Taipei, China Airlines (CAL), one of Taiwan’s two major carriers, unveiled on Monday a newly delivered Boeing 777 cargo jet, which highlights the image of Taiwan on its fuselage.
The shape of Taiwan is integrated into the first capital letter of the word “cargo” on the new plane’s fuselage, while the company’s English designation is written close to the tail in a much smaller size than it is on other aircraft in the carrier’s fleet.
The new appearance meets the requirements that Transport Minister Lin Chia-lung (林佳龍) had sought before CAL took delivery of the plane on Dec. 1. At that time, he said the design would make room for more Taiwan-related features to clearly differentiate the country from China.
The cargo jet is the first of six such models ordered by CAL, which will celebrate its 61st founding anniversary on Wednesday.
Welcoming the new addition to its fleet, the company introduced the new design but has still kept the image of a blossoming red plum flower that is displayed on the vertical tailfin of all the planes in its fleet, CAL said.
CAL said it plans to operate the 777 freighters mainly on its Asian and North American routes, while also replacing some of the older 747-400s that are currently in service. At present, the company has a fleet of 18 747-400 freighters.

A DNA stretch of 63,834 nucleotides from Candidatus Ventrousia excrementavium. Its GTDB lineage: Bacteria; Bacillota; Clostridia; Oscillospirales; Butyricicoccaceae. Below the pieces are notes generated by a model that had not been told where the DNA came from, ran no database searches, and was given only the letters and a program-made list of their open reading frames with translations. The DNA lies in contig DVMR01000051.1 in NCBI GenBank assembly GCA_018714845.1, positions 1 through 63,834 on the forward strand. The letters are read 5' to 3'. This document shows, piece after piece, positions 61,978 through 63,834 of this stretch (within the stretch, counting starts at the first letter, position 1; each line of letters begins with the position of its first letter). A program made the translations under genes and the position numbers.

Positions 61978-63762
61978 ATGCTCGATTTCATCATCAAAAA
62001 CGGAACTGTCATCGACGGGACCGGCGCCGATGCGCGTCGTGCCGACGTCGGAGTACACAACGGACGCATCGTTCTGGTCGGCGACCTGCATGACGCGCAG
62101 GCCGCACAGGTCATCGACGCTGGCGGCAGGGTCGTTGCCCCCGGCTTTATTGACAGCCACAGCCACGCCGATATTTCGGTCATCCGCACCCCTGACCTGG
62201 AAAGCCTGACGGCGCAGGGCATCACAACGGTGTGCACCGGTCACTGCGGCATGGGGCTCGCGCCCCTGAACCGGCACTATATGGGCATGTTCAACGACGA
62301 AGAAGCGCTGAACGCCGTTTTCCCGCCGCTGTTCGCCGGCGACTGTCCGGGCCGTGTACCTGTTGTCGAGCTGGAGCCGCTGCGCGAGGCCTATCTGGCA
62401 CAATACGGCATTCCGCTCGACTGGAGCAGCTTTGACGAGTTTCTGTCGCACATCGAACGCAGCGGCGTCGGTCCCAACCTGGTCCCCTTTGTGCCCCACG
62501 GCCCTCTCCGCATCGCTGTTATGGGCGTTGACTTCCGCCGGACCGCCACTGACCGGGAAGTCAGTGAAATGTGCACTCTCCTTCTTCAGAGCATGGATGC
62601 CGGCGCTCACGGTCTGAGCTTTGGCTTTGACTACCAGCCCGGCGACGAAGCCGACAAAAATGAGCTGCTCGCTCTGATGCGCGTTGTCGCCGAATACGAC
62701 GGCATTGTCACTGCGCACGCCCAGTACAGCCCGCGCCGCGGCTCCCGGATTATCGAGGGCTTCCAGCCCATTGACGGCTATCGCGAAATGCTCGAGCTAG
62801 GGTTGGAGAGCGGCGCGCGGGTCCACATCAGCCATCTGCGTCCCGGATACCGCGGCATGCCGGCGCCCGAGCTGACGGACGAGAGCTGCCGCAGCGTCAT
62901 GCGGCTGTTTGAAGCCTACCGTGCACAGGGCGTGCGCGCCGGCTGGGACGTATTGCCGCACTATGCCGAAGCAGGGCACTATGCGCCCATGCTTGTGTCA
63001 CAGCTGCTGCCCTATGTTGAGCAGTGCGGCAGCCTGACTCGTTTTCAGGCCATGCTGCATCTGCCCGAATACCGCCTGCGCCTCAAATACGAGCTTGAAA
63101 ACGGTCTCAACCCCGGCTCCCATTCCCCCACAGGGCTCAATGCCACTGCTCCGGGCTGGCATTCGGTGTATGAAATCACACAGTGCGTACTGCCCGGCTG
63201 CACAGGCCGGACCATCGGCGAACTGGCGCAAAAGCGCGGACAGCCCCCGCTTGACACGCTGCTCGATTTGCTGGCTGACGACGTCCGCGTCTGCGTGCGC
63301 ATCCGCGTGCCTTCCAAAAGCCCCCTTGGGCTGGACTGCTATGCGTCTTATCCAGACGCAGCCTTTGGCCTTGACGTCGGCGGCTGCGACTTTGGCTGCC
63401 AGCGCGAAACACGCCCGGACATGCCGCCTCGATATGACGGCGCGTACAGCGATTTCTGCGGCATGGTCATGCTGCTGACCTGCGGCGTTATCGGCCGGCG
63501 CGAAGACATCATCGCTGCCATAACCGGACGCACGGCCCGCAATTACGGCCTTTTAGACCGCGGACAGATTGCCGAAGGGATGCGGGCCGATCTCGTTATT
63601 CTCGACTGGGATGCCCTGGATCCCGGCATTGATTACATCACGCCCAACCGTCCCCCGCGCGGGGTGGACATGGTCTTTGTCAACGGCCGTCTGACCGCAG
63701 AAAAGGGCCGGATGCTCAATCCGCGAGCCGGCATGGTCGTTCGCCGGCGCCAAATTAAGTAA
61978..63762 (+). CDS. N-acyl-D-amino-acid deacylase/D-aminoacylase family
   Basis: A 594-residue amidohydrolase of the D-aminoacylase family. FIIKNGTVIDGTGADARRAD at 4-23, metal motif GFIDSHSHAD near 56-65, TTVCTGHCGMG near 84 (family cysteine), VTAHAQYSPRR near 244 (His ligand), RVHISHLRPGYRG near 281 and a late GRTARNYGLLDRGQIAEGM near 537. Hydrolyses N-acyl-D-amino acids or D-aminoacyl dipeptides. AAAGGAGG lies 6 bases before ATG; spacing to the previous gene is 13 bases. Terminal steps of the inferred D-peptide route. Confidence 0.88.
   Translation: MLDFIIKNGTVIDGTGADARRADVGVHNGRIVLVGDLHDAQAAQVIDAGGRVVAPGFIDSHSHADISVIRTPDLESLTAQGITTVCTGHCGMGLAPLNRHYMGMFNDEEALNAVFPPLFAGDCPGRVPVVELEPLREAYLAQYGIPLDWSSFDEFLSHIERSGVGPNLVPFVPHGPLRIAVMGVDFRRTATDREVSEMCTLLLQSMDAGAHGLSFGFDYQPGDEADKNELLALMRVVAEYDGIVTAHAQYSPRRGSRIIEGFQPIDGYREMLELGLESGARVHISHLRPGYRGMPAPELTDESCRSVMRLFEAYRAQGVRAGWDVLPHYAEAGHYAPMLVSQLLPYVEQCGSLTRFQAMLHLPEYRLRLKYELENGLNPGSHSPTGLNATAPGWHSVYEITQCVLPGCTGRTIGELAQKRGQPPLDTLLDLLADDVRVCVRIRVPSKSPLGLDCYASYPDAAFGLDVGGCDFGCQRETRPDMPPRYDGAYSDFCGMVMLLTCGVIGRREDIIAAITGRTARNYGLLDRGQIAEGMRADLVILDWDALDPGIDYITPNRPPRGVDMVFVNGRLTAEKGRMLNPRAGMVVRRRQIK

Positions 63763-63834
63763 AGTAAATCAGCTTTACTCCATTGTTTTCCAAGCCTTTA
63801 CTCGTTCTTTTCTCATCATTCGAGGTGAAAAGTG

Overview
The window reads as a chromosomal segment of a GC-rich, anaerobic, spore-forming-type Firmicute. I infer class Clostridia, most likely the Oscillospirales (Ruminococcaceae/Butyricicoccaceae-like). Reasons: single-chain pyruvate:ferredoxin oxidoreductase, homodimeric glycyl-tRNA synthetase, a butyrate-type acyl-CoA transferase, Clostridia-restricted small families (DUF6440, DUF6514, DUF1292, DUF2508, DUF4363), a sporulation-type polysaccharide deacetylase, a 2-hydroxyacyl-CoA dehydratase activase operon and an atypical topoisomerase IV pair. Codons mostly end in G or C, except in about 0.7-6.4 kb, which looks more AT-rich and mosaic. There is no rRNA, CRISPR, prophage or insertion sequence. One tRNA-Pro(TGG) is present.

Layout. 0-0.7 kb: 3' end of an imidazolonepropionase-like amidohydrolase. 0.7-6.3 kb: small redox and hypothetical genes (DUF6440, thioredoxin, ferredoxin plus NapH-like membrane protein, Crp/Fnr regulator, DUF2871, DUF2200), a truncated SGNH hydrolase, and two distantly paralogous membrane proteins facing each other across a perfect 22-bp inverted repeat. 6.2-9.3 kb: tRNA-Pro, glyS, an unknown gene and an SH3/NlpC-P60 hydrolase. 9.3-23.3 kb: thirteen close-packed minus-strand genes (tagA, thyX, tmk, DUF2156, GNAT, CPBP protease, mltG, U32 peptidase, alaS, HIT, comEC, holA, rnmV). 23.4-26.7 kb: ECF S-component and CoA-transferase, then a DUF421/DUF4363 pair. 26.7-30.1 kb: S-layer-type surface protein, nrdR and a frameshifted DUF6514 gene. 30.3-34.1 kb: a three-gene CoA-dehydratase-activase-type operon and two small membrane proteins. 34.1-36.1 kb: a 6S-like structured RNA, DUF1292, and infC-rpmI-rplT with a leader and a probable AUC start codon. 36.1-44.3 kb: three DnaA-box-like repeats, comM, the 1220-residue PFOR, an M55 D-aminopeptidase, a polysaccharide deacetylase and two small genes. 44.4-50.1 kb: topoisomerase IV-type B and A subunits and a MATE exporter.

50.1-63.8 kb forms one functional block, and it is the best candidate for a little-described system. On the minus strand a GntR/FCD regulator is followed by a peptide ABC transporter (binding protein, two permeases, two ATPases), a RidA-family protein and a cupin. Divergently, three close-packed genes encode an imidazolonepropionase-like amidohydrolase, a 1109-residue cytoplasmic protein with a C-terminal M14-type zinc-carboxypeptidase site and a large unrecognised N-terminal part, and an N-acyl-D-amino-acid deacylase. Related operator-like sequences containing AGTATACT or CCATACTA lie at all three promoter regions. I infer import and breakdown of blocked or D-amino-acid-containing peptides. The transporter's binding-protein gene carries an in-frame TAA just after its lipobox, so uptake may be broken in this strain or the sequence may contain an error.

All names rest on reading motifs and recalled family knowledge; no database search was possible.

Discussions on changing CAL’s name were rekindled in mid-April, when those who support such a move pointed out that one European politician mistook CAL for a Chinese airline when it delivered masks and medical supplies to help European countries combat COVID-19.
Changing the formal name of the country — the Republic of China — and removing “China” from the names of national entities have long been favored by Taiwan’s ruling Democratic Progressive Party, who argue that doing so would draw a clearer distinction between Taiwan and China and avoid confusion.
The Legislature passed a resolution in July that asked the Ministry of Transportation and Communications to highlight “Taiwan” on CAL planes, as long as it is done in a way that does not adversely impact Taiwan’s freedom of the air privileges.
Source: Focus Taiwan News Channel